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By Bryan Lufkin
22nd December 2020
New research shows that analysing someone’s communication type and parroting it back may make you more persuasive.E
Everyone knows that currying favour is harder than it looks. Getting someone on your side – whether it’s during a presentation or pitch, or simply trying to wow during a social interaction – is a nerve-wracking process. Do they like me? Do they agree with what I think? Am I even making sense?
But cracking the secret to connecting with someone may actually be easier than it seems: simply, copy them.
We already know mimicking body language, expression and gestures can help people forge relationships, but results from a new organisational-behaviour study indicate that imitating someone’s communication style can also make you more persuasive. The parroting technique is called ‘linguistic mirroring’, and data shows that implementing the strategy can boost the efficacy of your message.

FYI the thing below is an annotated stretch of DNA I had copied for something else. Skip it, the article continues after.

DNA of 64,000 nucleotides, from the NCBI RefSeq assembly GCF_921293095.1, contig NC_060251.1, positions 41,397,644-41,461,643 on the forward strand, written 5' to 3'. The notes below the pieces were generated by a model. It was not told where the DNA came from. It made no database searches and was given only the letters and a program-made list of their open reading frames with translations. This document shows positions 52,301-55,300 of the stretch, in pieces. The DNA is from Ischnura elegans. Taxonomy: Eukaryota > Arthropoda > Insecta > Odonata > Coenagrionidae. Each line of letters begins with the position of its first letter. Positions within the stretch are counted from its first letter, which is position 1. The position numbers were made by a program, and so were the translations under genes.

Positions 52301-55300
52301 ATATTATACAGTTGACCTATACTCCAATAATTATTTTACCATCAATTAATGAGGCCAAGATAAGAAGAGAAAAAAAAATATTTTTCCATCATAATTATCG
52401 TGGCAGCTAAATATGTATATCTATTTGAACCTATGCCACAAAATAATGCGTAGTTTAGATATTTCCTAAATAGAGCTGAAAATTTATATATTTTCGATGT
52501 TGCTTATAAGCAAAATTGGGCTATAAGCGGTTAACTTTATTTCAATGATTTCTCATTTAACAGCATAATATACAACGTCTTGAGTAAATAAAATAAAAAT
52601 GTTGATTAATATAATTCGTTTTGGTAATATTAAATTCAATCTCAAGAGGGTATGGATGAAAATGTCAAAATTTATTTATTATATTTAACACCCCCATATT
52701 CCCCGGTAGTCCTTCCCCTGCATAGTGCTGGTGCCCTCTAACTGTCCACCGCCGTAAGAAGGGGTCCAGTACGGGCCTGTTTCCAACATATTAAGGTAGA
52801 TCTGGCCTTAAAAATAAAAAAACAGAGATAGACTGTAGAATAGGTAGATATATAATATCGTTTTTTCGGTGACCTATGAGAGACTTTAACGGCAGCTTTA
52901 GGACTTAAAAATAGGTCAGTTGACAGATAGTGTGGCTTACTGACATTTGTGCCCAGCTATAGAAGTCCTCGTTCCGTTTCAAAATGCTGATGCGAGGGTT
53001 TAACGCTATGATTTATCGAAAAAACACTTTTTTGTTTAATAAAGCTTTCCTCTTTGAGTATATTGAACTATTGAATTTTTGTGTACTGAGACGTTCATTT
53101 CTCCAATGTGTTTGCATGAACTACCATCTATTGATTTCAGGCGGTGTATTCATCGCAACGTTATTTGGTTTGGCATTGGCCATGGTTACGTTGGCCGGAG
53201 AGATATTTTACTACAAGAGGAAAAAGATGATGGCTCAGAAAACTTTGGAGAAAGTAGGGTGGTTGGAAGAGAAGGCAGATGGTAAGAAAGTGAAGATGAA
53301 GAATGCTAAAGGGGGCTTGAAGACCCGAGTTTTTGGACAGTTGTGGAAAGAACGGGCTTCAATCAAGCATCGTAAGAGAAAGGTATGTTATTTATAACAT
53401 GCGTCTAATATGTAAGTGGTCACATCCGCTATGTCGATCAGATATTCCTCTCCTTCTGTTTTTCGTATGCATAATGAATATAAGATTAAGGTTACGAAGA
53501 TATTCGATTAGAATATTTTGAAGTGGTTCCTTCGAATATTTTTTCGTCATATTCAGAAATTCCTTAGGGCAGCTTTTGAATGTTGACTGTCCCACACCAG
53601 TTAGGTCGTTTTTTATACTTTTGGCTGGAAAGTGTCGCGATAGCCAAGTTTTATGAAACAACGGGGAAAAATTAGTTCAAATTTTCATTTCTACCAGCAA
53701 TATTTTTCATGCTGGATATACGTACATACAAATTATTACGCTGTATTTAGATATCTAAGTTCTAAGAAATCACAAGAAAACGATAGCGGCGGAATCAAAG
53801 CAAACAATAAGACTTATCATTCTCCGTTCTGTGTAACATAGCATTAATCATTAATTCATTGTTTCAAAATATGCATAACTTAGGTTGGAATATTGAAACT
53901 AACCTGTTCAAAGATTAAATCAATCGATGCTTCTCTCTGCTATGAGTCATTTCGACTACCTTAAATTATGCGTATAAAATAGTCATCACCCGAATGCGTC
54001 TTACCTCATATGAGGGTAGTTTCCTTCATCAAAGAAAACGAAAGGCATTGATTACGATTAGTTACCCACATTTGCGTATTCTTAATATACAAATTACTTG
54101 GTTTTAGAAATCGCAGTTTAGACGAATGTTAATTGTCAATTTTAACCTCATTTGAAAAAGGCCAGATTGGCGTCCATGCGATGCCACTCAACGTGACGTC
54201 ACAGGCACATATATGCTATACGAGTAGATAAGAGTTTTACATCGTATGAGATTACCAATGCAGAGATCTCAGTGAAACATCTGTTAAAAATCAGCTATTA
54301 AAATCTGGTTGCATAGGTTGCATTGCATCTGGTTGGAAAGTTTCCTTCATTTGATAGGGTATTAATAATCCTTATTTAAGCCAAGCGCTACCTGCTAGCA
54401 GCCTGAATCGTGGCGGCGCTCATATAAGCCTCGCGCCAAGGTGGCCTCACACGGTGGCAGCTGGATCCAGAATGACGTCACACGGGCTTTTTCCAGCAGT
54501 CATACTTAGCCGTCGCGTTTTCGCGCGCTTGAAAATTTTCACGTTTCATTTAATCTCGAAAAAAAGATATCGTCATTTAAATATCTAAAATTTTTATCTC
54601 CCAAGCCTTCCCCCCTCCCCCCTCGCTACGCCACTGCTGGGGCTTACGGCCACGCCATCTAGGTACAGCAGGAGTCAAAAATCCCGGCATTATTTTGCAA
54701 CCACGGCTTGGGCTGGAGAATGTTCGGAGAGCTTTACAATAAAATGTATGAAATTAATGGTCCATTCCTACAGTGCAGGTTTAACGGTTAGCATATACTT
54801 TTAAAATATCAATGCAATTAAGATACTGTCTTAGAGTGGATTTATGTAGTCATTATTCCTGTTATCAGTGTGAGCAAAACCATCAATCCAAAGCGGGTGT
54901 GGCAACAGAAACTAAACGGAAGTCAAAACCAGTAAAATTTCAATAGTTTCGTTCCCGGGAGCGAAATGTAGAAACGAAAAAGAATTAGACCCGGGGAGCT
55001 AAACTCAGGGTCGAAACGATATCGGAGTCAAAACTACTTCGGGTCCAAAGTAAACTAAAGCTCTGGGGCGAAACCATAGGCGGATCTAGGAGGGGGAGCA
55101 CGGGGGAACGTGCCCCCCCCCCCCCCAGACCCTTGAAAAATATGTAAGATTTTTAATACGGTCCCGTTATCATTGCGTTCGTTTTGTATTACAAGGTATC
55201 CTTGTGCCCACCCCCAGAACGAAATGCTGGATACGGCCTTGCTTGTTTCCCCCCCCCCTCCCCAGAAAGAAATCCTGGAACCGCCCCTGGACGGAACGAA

For example, the next time you’re on that Zoom all-staff meeting, pay close attention to how each of your colleagues speak and present their thoughts. Some might only be concerned with fast data points and bottom lines, acting brusque and maybe even a bit standoffish. Others may be far less linear, and might launch into a rambling story. The research shows you should adjust your speech to mimic them – even if their communication style is miles from your own.
Developing this chameleon-like skill could prove to be a very useful addition to your toolbox for winning people over – and getting ahead.